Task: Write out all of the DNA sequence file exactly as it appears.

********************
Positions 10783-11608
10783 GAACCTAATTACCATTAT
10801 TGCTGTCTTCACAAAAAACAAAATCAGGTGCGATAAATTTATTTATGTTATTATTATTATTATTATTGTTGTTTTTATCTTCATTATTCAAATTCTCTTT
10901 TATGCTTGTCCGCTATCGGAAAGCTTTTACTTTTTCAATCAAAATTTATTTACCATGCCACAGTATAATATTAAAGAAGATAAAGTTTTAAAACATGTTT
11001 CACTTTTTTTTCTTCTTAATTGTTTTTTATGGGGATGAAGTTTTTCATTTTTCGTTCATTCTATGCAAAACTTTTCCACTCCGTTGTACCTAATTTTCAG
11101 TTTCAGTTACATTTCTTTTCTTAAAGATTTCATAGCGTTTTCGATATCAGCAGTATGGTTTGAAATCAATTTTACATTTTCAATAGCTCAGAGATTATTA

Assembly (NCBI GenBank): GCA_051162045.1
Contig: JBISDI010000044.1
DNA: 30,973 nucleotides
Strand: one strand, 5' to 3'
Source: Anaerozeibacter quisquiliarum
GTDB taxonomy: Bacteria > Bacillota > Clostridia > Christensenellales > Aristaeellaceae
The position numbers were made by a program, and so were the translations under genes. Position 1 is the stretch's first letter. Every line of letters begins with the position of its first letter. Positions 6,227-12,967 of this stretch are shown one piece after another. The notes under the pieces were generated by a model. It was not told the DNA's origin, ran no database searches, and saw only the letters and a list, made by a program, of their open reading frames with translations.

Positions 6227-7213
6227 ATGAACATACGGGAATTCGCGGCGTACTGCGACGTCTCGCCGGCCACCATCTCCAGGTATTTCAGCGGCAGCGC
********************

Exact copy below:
Positions 10783-11608
10783 GAACCTAATTACCATTAT
10801 TGCTGTCTTCACAAAAAACAAAATCAGGTGCGATAAATTTATTTATGTTATTATTATTATTATTATTGTTGTTTTTATCTTCATTATTCAAATTCTCTTT
10901 TATGCTTGTCCGCTATCGGAAAGCTTTTACTTTTTCAATCAAAATTTATTTACCATGCCACAGTATAATATTAAAGAAGATAAAGTTTTAAAACATGTTT
11001 CACTTTTTTTTCTTCTTAATTGTTTTTTATGGGGATGAAGTTTTTCATTTTTCGTTCATTCTATGCAAAACTTTTCCACTCCGTTGTACCTAATTTTCAG
11101 TTTCAGTTACATTTCTTTTCTTAAAGATTTCATAGCGTTTTCGATATCAGCAGTATGGTTTGAAATCAATTTTACATTTTCAATAGCTCAGAGATTATTA

Assembly (NCBI GenBank): GCA_051162045.1
Contig: JBISDI010000044.1
DNA: 30,973 nucleotides
Strand: one strand, 5' to 3'
Source: Anaerozeibacter quisquiliarum
GTDB taxonomy: Bacteria > Bacillota > Clostridia > Christensenellales > Aristaeellaceae
The position numbers were made by a program, and so were the translations under genes. Position 1 is the stretch's first letter. Every line of letters begins with the position of its first letter. Positions 6,227-12,967 of this stretch are shown one piece after another. The notes under the pieces were generated by a model. It was not told the DNA's origin, ran no database searches, and saw only the letters and a list, made by a program, of their open reading frames with translations.

Positions 6227-7213
6227 ATGAACATACGGGAATTCGCGGCGTACTGCGACGTCTCGCCGGCCACCATCTCCAGGTATTTCAGCGGCAGCGC